Introduction

January 1613. A deputation of boyars and high-ranking clergy followed by a crowd is marching along the ancient road from Kostroma to the Ipatiev Monastery, carrying a thaumaturgy icon of Our Lady, the Gospels, a cross, the royal staff and a huge mica lantern. The deputation’s task is to advise the young boyar Mikhail Romanov, who is living with his nun-mother Marfa at the Ipatiev Monastery, of the decision of the Zemsky Sobor (the Grand National Assembly) to elect him to tsardom. They are going to ask Mikhail Fyodorovich Romanov to accept the trust put in him by the Russian people.
This event was preceded by a long period of bloody strife in Russia that came to be known as the “Times of Troubles” during which, the Russian state practically disintegrated and the country was reduced to ruin and chaos. During the “Times of Troubles”, Russia was occupied by Poland; Novgorod and Pskov were seized by Sweden; Russian lands were ransacked by Lithuanians, Poles and by huge bands of brigands. For a while, a usurper – the False Dmitry – ruled in Moscow, installed on the Russian throne by the Polish army. It seemed the country was totally lost. But at that critical moment the Russian people, inspired by patriotic feelings, rallied against the invaders.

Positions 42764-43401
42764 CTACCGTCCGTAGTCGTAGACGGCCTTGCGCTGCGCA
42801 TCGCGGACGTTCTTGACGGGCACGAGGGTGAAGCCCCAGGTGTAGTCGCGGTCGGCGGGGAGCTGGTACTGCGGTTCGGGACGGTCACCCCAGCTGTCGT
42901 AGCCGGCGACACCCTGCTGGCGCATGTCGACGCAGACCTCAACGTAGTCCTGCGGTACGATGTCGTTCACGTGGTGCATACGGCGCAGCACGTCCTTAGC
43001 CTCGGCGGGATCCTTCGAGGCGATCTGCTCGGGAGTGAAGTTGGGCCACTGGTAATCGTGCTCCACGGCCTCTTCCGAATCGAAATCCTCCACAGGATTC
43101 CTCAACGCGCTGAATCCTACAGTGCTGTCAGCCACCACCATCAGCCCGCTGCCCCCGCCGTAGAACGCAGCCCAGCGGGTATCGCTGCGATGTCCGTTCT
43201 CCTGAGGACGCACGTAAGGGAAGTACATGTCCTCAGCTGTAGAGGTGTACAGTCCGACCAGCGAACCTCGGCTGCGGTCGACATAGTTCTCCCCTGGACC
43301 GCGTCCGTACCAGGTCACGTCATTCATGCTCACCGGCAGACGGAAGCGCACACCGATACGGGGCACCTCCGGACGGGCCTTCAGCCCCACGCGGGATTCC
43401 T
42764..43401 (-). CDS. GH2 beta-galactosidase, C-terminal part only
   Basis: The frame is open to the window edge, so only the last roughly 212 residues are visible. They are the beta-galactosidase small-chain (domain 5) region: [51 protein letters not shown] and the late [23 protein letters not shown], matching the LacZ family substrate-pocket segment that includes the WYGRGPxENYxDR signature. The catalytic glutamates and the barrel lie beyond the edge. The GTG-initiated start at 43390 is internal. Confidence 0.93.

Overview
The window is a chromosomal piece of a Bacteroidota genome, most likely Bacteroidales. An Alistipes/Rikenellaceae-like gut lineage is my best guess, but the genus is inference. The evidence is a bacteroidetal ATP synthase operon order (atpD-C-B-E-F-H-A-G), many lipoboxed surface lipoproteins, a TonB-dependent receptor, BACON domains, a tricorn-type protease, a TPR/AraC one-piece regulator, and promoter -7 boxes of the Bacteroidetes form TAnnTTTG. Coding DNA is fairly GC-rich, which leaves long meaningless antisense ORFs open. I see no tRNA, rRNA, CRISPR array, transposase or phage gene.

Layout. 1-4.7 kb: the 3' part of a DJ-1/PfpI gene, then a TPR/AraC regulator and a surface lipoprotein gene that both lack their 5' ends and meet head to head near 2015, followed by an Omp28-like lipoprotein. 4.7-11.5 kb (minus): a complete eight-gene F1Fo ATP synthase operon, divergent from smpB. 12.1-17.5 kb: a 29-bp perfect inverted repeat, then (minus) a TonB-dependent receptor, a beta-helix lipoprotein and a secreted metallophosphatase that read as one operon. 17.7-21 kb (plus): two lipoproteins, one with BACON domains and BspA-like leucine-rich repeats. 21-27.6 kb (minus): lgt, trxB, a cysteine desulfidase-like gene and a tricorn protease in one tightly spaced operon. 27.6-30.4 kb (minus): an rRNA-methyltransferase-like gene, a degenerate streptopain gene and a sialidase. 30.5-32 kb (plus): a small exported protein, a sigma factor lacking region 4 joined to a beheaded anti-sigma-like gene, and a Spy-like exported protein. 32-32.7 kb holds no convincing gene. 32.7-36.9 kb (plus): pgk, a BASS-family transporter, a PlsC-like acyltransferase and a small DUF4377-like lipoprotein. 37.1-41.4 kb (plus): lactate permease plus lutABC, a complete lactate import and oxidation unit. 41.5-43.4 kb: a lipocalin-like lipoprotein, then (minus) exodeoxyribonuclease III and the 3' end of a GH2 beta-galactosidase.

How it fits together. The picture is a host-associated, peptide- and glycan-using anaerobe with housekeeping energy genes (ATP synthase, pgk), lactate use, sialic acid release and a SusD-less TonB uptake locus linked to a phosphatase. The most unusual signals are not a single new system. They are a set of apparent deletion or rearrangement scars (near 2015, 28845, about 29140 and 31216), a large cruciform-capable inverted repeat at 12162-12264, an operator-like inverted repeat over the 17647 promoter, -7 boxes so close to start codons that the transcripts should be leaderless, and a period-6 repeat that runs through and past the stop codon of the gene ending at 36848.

From the porch of the Cathedral of the Assumption in Nizhni-Novgorod, Kuzma-Minin appealed to the people to rise to defend their country. A volunteer army was formed and led by Prince Pozharsky to liberate Moscow. Russia won a chance to restore its unity and statehood.